On the Shabbat before Purim, we read a special portion from the Torah known as, "Parashat Zachor." This Torah reading begins with the words, “Remember what Amalek did to you on the way when you went out of Egypt…” Amalek is our old enemy. He never gives up. He attacked us when we left Egypt, returned for the Purim story as Haman, who was a descendant of Amalek and continues to try until this very day. Recently, he re-appeared in history as the Nazi oppressor who attempted to “destroy, murder and annihilate” all the Jews, as his ancestor Haman had plotted.
In order to defeat Amalek, we have to identify his spiritual root. Where did he come from? What does he represent? To accomplish this, we will employ a hint from the Ba’al Shem Tov. In Hebrew, the numerical value of Amalek (עמלק) equals "doubt" (ספק). Amalek ridicules faith and casts a doubt upon everything. He is a cynic, who doesn’t believe in anything – not in a supreme force and not in the rules of justice, integrity and ethics. The Torah writes about him that he “does not fear God.” Today, we would say, “he is Godless.” As far as he is concerned, why should he let someone else tell him what to do?
At times, we are all vulnerable to an Amalekite doubt. The first time that Amalek attacks Israel is immediately after Israel asked, “Is God in our midst or not?” If we are not sure that God is with us, Amalek immediately appears, ridiculing us with cold, cruel laughter.
So how are we supposed to erase that small Amalekite doubt in our hearts? How can we free ourselves of that incessant skepticism?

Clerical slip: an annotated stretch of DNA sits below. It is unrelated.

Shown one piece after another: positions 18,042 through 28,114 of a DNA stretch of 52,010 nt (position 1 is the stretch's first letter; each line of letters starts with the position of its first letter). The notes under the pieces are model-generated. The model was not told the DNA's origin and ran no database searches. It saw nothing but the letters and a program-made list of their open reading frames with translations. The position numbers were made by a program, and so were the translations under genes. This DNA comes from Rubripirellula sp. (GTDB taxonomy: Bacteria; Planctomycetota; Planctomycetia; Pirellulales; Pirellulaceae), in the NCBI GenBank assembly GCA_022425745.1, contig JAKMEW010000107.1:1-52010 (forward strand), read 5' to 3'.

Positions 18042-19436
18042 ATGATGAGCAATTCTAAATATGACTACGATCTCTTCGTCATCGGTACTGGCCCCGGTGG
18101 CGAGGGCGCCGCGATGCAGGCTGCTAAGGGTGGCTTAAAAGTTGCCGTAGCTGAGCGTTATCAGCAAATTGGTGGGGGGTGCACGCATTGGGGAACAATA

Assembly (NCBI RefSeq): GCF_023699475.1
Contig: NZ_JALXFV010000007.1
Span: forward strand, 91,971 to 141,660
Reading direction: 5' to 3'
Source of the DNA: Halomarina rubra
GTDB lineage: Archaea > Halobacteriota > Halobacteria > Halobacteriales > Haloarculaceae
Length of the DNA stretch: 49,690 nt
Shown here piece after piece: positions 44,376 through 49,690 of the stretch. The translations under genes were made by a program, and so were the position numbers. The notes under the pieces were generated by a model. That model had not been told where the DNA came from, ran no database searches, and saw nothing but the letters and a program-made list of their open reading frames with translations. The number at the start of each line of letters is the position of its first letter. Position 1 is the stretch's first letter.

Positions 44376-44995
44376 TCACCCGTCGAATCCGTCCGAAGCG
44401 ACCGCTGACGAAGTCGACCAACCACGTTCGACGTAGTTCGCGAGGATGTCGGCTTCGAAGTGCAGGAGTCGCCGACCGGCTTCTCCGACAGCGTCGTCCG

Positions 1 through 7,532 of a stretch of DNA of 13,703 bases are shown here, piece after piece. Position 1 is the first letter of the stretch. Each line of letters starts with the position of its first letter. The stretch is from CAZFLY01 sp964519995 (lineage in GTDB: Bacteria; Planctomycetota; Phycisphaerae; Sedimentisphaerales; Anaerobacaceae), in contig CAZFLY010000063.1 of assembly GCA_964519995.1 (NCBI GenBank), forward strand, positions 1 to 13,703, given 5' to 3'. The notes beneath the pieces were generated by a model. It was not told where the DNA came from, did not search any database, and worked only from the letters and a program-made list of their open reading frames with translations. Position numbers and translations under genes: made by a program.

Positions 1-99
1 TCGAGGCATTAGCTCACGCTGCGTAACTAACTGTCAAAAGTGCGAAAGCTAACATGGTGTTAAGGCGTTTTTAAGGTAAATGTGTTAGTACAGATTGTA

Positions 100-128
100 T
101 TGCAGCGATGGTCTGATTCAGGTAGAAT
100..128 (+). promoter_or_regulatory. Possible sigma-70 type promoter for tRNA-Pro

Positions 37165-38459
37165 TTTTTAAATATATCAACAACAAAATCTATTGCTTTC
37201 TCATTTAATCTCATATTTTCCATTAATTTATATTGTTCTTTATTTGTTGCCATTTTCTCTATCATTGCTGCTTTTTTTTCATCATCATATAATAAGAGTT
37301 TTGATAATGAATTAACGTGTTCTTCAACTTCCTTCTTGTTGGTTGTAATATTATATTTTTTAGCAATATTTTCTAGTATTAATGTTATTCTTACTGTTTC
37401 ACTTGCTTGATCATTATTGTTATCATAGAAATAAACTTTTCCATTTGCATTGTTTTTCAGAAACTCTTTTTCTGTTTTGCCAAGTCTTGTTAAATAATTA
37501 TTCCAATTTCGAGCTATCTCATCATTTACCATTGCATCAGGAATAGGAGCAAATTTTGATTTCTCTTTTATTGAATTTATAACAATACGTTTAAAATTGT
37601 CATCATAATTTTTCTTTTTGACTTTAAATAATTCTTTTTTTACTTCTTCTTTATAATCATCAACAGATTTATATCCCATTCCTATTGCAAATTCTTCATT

On the Shabbat before the first of Adar, we read the portion of Shekalim in the Torah, which directs the Jewish People to donate half a shekel to the Temple every year. Why only half a shekel? Wouldn’t it be more meaningful if every person would donate a whole, complete and more respectable shekel?
The explanation is that every person is only a half. This is the deep consciousness of the Jew. I am lacking and only partial, not complete and sure of myself.
This is the way to defeat Amalek. Amalek cast doubts and mistrusts everything. He raises himself, however, to a very sure place: “Everything is doubtful, and only I am a certainty. I am also above everything else, am concerned only with myself and am willing to trample anything in my way.” Amalek is bursting with pride, like the wicked Haman, who could not tolerate the fact that Mordechai would not bow down to him. We, on the other hand, say that if we are going to cast a doubt, we will first cast it about ourselves, with humility and lowliness. Who says that we are entitled to anything?
If I am a mere doubt and lacking – just a half – I am opened to great faith. We feel and know that God is our second half. He give us our sense of existence, certainty, confidence and the ability to triumph. Until this very day, Amalek, Haman and their followers challenge us to attain stronger and deeper faith in God. They challenge us, we rise to the challenge, strengthen our faith and erase our doubts – the Amalek in our hearts. We defeat Haman and celebrate Purim with the sureness of confidence and faith in God. Happy Purim!
 Deuteronomy 25:17.
 Exodus 17:7.
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